Two-Way Radios: Rent vs Purchase?

Activity in Alberta’s oil patch has started to pick up, but it’s a slow climb. Companies that are anticipating increased activity are already being to consider their infrastructure needs, including communications, however the need to exercise caution is still strong. In this atmosphere, is it better to rent, purchase or lease?

That is dependant on a variety of factors that should be carefully considered. The market is showing some uncertainty. Many companies have been hesitant to purchase equipment outright, or lease radio systems for more than a year term, as they don’t know what the future holds. However, firms still require effective communications tools to ensure jobs are being completed at peak efficiency. Most companies will allow communications and IT managers – in collaboration with the chief financial officer – to opt for purchase, renting or leasing, while a smaller firm might make that decision based on input from a service provider or his accountant.

There is no single fit solution: unique solutions are required for companies experiencing different circumstances. There are many considerations: tax situations, financial conditions and the varied effects leasing, buying or renting will have on each opportunity in both the short and long term.

Renting Radio Equipment  Contractors can conserve capital with a rental.

Many companies stick to rentals as they can simply flow the cost through to the contracted customer.

On short term projects this can make the most sense. On a straight rental the radio dealer maintains the unit, so the contractor avoids the expense of upkeep. Also if a piece of equipment breaks down, the dealer will fix it, and if the repair will take an extended amount of time, the dealer will usually exchange the broken unit for a different one.

Long term rentals however, are much more expensive than a lease or purchase, because there is more flexibility and you are not committed to anything. Most often however, on long term or annually repeating projects it makes better sense to lease to own or purchase and negotiate with the service provider for a managed service contract.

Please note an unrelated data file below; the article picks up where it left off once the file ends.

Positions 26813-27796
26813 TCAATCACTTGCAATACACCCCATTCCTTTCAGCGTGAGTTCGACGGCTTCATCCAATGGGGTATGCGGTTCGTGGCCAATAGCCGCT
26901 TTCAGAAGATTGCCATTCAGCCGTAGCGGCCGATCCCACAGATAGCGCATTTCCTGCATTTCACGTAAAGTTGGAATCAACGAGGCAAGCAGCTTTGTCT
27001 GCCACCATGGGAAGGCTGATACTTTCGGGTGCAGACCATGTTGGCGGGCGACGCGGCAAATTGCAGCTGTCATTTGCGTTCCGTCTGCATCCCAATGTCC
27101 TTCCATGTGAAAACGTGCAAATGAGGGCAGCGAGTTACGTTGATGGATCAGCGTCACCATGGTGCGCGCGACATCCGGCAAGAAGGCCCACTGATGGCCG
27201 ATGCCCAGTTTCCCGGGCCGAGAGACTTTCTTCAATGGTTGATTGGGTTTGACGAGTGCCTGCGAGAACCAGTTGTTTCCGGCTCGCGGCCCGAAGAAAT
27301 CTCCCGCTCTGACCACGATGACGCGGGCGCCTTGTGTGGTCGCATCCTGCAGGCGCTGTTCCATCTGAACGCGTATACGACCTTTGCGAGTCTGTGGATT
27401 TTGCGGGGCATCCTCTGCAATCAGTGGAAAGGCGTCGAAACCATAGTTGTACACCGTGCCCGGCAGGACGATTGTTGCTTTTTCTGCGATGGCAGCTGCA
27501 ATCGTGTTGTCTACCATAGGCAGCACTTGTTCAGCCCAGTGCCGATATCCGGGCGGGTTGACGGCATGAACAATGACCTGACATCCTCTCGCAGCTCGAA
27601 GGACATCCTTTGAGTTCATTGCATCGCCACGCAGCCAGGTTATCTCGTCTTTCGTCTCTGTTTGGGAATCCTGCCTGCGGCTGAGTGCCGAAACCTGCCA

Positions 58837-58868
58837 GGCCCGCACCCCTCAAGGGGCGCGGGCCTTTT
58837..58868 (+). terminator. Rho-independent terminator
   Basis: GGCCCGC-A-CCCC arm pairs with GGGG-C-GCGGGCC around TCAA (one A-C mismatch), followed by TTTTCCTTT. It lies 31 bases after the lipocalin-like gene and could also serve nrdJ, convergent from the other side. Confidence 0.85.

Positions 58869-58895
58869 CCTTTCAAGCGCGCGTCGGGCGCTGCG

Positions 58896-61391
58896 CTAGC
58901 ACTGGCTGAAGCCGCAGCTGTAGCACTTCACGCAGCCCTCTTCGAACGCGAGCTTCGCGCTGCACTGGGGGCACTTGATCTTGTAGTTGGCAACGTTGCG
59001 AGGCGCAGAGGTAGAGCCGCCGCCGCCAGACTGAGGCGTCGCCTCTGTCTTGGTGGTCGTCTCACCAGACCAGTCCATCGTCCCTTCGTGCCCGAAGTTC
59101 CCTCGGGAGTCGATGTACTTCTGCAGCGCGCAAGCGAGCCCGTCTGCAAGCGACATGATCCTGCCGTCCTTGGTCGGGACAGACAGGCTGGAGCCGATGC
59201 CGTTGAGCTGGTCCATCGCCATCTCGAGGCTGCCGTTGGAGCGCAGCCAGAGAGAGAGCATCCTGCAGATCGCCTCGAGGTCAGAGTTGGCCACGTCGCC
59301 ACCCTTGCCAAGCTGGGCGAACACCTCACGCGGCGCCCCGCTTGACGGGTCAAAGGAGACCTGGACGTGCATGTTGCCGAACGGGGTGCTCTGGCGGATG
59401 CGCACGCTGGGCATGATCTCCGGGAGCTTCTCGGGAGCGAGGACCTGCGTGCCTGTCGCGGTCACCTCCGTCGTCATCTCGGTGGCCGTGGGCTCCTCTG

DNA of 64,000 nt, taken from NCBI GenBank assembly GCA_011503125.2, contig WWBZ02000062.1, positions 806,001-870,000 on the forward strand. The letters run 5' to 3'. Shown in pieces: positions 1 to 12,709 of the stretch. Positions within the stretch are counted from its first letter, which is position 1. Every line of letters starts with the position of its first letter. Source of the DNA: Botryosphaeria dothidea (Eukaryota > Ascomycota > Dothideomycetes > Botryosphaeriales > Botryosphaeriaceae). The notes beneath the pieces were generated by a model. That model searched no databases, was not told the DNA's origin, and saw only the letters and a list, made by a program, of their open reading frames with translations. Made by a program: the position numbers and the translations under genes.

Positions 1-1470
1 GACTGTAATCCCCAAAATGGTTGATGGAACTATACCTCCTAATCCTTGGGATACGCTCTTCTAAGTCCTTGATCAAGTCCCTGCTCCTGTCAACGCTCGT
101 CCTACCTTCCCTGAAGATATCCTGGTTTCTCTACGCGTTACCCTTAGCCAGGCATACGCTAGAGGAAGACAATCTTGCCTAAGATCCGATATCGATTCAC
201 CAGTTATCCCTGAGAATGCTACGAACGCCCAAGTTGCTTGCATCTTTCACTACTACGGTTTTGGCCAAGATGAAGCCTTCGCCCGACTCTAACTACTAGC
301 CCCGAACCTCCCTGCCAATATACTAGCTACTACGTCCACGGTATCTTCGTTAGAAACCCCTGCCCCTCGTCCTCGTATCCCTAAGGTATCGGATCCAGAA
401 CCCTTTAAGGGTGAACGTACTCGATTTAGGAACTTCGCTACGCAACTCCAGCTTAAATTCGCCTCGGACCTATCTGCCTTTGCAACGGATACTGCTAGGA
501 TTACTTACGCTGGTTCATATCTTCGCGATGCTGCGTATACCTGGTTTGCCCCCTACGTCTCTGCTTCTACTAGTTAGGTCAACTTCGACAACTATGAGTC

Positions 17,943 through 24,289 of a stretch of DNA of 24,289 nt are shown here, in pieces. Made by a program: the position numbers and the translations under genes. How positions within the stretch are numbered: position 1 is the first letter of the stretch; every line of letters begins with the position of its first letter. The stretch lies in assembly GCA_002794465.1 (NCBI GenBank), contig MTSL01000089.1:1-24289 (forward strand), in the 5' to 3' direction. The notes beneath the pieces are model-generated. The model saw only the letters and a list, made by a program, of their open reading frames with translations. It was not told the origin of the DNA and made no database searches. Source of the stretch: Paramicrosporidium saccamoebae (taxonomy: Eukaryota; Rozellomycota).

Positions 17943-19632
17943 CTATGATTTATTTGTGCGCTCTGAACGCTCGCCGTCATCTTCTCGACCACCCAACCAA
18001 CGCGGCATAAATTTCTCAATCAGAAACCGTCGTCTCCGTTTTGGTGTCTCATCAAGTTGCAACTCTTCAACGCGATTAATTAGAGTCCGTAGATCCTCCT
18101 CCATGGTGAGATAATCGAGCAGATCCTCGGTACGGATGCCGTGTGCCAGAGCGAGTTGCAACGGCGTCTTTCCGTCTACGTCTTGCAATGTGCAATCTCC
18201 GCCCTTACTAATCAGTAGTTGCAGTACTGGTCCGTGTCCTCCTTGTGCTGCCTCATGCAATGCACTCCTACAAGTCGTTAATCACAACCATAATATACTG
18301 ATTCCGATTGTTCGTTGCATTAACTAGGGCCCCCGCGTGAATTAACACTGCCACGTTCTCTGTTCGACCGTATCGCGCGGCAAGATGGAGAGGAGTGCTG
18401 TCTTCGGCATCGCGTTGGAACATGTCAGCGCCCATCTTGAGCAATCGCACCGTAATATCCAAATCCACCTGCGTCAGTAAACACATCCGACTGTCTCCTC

Purchasing the Radio Equipment – The financial advantages are on your balance sheet.

Buying equipment offers immediate ownership, and deductions for depreciation and interest can bring down a firm’s taxable income and save the company on its taxes. More often, a larger company will finance the purchase of a piece of equipment. The equipment is added to the balance sheet as an asset, and the debt is noted as a liability. The depreciation and interest are used as deductions to income on their income statement. If your company has a cash reserve it is often advantageous to buy these resources outright.

Lease or Lease to Own – When cash is scarce.

Leasing offers a usage arrangement that typically requires very little cash up front. Options available mean the lease payments can be equal to the cost of principal and interest, because of a balloon payments or purchase buy-out options at the end of the term. The buy-out price might be negotiated at the beginning of the agreement, or the deal could include a fair-market payment at the end.

Basically, the customer can use the equipment and have a small buyout clause that allows them to take ownership of the equipment. This can dramatically increase their profits by continuing to invoice future project contracts for the equipment as though they were renting, while in reality only having a small maintenance fee from the service provider. Companies can write off each lease payment as an expense on their taxes. The lessor keeps the depreciation and passes on that benefit to the lessee in the form of a lower lease payment. Additionally, leases typically are structured as an off balance sheet product, with the lease payments taken off as an expense of doing business.

So what is the right choice?

Typically if a company is renting equipment for more than 9 to 12 months they should very closely examine with their accounting department the long term benefits of lease to purchase combined with managed service contracts for their radio fleets.

An experienced communications consultant can provide guidance on how to make the best decisions for your needs, budget and financial considerations. If you’re interested in contacting myself, or any of the Sales Consultants at Westcan ACS, to help you review your budgetary numbers and devise a cost effective strategy going forward, you can use the form below. We look forward to helping you.

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